Antap Claims Positive Response for Prime Goat Sourcing Plan | Queensland country life

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A plan to encourage more goat farmers to supply a quality item to discerning diners and shoppers in South Australian restaurants and butcher shops has received a “really positive survey”, according to its supporters.

Antap International had 85 attendees at the three familiarization days it held in St George, Dirranbandi and Roma, attracting everyone from growers to local government workers, business and banking managers.

General Manager John Wallace said it was exciting to start something from the ground up and grow it.

“Where you start may not be where you end, but we’re in progress,” he said.

The South Pacific Trading Company believes that there is a gap in the market for a high quality milk-toothed goat product, in the weight range of 18-25 kg, based on demand from ethnic consumers in the South.

RELATED: New player in the national goat meat market

Using the expertise of Boer goat farmer Graham Reimers, nutrition expert Paul Pritchard and businessman Kim Sullivan, the foursome presented a holistic approach to meeting the specifications to interested producers.

Mr Wallace said while processors were enthusiastic, a shortage of workers was a potential problem for the scheme.

“Every processor is struggling with Covid – capacity will be the issue for the next six months,” he said. “We want to do it right, so we’re investing ahead of the curve – it shows where we’d like to go.”

Consistency and product quality are big challenges facing the goat meat industry, which Wallace said was partly because processors took what they wanted, but partly because of the uncertainty surrounding what the market wanted.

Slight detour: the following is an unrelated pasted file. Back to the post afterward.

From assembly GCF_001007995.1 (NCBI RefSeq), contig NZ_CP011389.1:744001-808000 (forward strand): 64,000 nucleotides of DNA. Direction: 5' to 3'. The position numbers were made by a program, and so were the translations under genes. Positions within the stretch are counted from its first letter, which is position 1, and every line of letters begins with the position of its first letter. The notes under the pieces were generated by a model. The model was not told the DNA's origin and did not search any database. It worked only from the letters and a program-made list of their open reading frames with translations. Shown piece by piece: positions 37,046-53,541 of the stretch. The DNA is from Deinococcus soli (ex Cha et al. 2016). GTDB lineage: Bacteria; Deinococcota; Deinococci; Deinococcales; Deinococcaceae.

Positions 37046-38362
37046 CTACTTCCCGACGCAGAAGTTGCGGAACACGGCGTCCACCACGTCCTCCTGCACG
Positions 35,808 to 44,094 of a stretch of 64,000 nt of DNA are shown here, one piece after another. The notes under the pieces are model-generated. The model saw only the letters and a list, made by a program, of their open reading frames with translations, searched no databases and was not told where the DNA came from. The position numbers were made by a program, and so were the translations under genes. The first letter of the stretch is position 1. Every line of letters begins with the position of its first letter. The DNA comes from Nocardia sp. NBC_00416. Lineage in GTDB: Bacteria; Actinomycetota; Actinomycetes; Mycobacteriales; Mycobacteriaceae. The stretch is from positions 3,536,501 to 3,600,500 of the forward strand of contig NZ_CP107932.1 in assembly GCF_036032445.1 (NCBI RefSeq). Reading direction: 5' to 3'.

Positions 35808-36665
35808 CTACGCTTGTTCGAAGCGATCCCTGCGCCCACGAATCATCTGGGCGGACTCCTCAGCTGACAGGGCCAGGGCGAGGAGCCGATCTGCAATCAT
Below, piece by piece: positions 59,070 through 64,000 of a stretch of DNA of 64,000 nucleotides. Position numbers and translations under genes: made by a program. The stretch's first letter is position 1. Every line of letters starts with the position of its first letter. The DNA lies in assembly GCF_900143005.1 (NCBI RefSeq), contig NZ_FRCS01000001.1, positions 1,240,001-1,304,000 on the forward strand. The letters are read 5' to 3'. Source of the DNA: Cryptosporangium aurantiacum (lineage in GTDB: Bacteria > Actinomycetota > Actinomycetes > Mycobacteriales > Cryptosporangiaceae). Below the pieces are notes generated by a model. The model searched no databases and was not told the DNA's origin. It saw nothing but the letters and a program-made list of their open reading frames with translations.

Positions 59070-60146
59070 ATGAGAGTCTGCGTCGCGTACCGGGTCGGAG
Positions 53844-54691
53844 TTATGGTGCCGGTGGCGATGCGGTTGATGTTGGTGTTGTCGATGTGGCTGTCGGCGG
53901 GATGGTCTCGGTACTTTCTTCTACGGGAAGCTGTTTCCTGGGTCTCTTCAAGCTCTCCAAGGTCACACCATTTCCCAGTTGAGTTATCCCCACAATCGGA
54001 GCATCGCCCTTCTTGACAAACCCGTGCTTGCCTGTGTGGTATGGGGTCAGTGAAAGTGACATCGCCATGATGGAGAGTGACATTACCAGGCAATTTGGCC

He said Antap would focus on cartons rather than carcasses, saying he believed the market for carcasses was down worldwide.

“We want to work with growers rather than depots and agents,” he added.

Antap’s John Wallace speaking at the Goat Workshop in Rome.

One of the most enjoyable parts of the process was seeing farmers commit to improving their operations, which Wallace said would in itself bring them more benefits.

“Whether it’s 8kg or 20kg, it’s a killer package,” he said. “A better quality animal should get a better premium, but the market has always been an undefined commodity at this point.”

Roma’s Josh Allen said the structure of the day and the breeding ideals presented were very instructive.

He has been tending goats for two years, joining 600 goats and sending his product west to Western Meat Exporters in Charleville for slaughter.

He said at this point he wasn’t sure about making any changes.

Mr Wallace said Antap was still working on its price and still talking with processors and wholesalers.

“This is a framing mission, there is still a lot to do,” he said. “The feedback we are receiving these days will allow us to add more to our scoping plan.”

A lot of information about goat feeding was given during the workshops and the participants were informed that there would be more training sessions for the participants.

The company has a weekly slaughter target of 600 head, with the potential to rise to 1,000 head, and Mr Wallace said they could set up grower groups to source supplies.

“We could expect 1,000 head a month from that, not from every person, and give them a timeline,” he said.

Mr Wallace said Antap would hold similar scoping days in New South Wales, depending on demand.

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